Detection of human papillomavirus (HPV) 16-specific CD4+ T-cell immunity in patients with persistent HPV16-induced vulvar intraepithelial neoplasia in relation to clinical impact of imiquimod treatment. 

Locally administered TLR7 agonists drive systemic antitumor immune responses that are enhanced by anti-CD40 immunotherapy.

The immune system counters with too little of a Th1 response, the virus remains concealed and the infection becomes active or chronic. It is well established that immune functioning decreases as we age. During aging, a Th2 dominant immune response becomes established. A Th1 immune response dominates at an earlier age. A Th2 dominant immune response cannot protect us from most infections and cancer.

Dendritic cells (DCs) are potent antigen presenting cells (APCs) that possess the ability to stimulate naive T cells. They comprise a system of leukocytes widely distributed in all tissues, especially in those that provide an environmental interface. DCs are derived from bone marrow progenitors and circulate in the blood as immature precursors prior to migration into peripheral tissues. Within different tissues, DCs differentiate and become active in the taking up and processing of antigens (and their subsequent presentation on the cell surface linked to major histocompatibility (MHC) molecules. Upon appropriate stimulation, DCs undergo further maturation and migrate to secondary lymphoid tissues where they present antigen to T cells and induce an immune response. When naive CD4 T cells encounter dendritic cells, they can develop into the following:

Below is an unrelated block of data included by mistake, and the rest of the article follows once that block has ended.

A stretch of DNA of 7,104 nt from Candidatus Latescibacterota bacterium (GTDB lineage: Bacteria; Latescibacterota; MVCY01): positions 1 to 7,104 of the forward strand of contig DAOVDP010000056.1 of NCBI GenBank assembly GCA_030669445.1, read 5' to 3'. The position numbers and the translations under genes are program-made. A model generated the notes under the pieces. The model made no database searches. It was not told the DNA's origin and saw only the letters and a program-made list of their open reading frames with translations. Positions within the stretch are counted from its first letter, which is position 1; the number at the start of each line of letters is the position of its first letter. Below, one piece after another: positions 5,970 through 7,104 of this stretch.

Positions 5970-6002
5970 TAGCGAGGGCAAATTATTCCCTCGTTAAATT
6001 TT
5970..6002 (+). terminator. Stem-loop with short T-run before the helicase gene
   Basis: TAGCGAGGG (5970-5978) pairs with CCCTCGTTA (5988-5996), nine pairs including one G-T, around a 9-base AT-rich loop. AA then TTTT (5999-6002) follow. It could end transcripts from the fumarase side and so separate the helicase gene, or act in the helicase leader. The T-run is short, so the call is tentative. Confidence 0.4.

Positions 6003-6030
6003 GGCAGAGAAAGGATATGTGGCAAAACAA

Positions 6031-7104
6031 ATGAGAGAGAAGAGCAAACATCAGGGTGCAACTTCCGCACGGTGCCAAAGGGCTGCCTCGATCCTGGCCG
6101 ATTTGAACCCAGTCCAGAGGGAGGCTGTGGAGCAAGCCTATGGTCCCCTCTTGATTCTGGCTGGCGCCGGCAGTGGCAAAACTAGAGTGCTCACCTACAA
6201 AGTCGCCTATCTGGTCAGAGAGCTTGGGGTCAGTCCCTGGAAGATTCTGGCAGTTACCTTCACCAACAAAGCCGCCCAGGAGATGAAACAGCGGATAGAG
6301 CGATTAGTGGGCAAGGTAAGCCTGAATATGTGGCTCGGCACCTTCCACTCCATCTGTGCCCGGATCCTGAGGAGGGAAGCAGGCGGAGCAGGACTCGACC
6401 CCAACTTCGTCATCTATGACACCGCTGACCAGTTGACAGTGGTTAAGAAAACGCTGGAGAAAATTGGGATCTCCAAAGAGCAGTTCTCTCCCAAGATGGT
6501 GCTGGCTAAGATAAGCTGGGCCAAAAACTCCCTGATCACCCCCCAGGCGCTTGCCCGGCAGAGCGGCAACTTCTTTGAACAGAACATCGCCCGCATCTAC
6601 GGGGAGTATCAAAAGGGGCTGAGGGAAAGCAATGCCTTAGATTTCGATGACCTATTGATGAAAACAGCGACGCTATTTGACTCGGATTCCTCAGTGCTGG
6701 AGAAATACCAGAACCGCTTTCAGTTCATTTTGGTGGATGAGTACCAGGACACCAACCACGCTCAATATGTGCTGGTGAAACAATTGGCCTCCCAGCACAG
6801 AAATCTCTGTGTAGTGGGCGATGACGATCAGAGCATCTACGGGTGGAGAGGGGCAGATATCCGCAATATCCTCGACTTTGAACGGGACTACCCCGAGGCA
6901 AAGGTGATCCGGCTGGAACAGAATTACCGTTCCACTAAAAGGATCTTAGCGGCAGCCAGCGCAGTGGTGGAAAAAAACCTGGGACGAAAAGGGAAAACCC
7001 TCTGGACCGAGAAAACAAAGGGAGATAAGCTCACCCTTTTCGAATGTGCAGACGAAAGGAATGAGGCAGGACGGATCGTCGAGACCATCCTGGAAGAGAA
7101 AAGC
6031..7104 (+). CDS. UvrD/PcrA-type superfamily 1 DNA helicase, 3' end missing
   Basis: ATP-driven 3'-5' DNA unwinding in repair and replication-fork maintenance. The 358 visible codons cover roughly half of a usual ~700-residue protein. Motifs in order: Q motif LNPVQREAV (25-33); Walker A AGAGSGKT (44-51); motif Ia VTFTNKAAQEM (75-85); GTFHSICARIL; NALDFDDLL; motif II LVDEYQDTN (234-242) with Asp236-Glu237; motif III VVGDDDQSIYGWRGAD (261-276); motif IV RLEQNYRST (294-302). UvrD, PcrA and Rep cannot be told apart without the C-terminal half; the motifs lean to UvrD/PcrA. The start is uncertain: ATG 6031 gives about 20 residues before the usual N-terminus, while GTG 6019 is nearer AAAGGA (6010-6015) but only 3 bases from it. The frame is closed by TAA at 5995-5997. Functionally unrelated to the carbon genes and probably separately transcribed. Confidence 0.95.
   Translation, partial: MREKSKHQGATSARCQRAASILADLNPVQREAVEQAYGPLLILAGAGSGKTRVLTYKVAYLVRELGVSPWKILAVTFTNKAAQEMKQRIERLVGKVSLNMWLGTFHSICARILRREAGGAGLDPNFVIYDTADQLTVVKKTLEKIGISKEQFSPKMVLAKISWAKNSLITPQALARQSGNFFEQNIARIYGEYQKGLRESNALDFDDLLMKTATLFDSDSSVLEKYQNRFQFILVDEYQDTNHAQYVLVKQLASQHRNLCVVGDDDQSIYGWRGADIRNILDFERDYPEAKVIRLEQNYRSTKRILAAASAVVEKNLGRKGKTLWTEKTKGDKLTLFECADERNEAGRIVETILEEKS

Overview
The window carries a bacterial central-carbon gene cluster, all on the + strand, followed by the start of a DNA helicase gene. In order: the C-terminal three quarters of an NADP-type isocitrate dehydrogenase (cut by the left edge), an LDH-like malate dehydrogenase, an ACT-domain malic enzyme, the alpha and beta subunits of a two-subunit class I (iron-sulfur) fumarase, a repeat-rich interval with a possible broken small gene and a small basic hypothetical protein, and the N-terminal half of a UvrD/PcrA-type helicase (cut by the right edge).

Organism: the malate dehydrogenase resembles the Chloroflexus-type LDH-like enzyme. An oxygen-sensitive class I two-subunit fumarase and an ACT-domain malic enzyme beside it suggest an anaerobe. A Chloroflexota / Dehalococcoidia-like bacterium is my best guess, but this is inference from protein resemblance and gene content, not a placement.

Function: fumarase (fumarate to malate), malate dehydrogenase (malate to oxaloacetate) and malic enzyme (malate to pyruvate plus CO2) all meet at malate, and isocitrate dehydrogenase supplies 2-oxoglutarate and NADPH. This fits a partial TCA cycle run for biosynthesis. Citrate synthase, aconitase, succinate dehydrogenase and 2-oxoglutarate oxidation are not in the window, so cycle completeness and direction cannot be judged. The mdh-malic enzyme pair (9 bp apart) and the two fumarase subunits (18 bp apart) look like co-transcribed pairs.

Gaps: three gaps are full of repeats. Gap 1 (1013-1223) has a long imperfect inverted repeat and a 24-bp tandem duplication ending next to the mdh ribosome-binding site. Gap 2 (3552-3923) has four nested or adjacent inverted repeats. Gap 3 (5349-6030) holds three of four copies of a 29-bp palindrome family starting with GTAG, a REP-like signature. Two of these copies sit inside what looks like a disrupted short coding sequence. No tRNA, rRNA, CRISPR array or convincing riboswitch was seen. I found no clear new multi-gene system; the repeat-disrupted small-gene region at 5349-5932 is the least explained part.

1. Th1 cells which promote cell mediated immunity (cellular immunity).
  2. Th2 cells which promote antibody formation (humoral immunity).
  3. Th3 cells which promote tolerance (immune tolerance).

In order to stimulate the production of CD4 T cells that promote cell mediated immunity, dendritic cells must secrete IL-12. If they secrete IL-4, IL-5 and IL-13 instead, the CD4 T cells will promote the secretion of antibody. On the other hand, if the dendritic cells secrete IL-10, tolerance or immune non-responsiveness will occur.

The good news 90% of people with a balanced immune system will clear the virus, without medical treatment, within two years of becoming infected. Smokers or those with suppressed immune systems may need to wait longer. There are many natural agents available to help restore balance in an underactive Th1 immune response. These include: